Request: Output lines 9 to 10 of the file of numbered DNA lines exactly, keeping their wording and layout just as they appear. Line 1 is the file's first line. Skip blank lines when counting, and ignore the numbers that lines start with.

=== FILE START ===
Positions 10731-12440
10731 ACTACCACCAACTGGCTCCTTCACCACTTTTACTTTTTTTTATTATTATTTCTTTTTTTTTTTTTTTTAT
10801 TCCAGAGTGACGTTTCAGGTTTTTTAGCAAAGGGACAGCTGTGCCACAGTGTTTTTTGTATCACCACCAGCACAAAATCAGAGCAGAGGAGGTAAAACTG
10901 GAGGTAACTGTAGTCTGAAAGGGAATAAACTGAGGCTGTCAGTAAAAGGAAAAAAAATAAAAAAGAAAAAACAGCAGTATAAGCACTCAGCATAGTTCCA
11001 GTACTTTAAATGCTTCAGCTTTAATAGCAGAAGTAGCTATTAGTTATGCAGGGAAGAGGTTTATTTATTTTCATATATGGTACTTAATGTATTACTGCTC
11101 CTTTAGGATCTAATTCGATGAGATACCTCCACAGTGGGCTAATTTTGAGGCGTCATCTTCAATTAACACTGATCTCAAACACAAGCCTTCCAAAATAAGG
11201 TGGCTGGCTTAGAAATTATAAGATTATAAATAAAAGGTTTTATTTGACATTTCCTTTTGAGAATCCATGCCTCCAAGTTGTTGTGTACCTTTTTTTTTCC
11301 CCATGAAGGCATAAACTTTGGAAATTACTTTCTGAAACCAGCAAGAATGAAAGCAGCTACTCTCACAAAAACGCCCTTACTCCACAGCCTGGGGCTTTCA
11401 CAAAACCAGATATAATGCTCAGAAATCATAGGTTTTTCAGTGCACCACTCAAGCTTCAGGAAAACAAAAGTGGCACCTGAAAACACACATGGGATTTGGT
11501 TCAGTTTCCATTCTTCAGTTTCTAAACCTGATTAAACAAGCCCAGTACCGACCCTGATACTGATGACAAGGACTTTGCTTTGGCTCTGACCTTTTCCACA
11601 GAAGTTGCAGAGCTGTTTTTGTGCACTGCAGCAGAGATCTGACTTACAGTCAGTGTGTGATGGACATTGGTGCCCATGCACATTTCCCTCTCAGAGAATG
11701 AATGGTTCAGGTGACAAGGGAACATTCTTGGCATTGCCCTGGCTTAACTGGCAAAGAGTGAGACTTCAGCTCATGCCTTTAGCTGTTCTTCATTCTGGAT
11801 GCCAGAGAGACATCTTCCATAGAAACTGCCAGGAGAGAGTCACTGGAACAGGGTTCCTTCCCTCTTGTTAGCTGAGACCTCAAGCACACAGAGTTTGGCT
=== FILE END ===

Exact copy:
11401 CAAAACCAGATATAATGCTCAGAAATCATAGGTTTTTCAGTGCACCACTCAAGCTTCAGGAAAACAAAAGTGGCACCTGAAAACACACATGGGATTTGGT
11501 TCAGTTTCCATTCTTCAGTTTCTAAACCTGATTAAACAAGCCCAGTACCGACCCTGATACTGATGACAAGGACTTTGCTTTGGCTCTGACCTTTTCCACA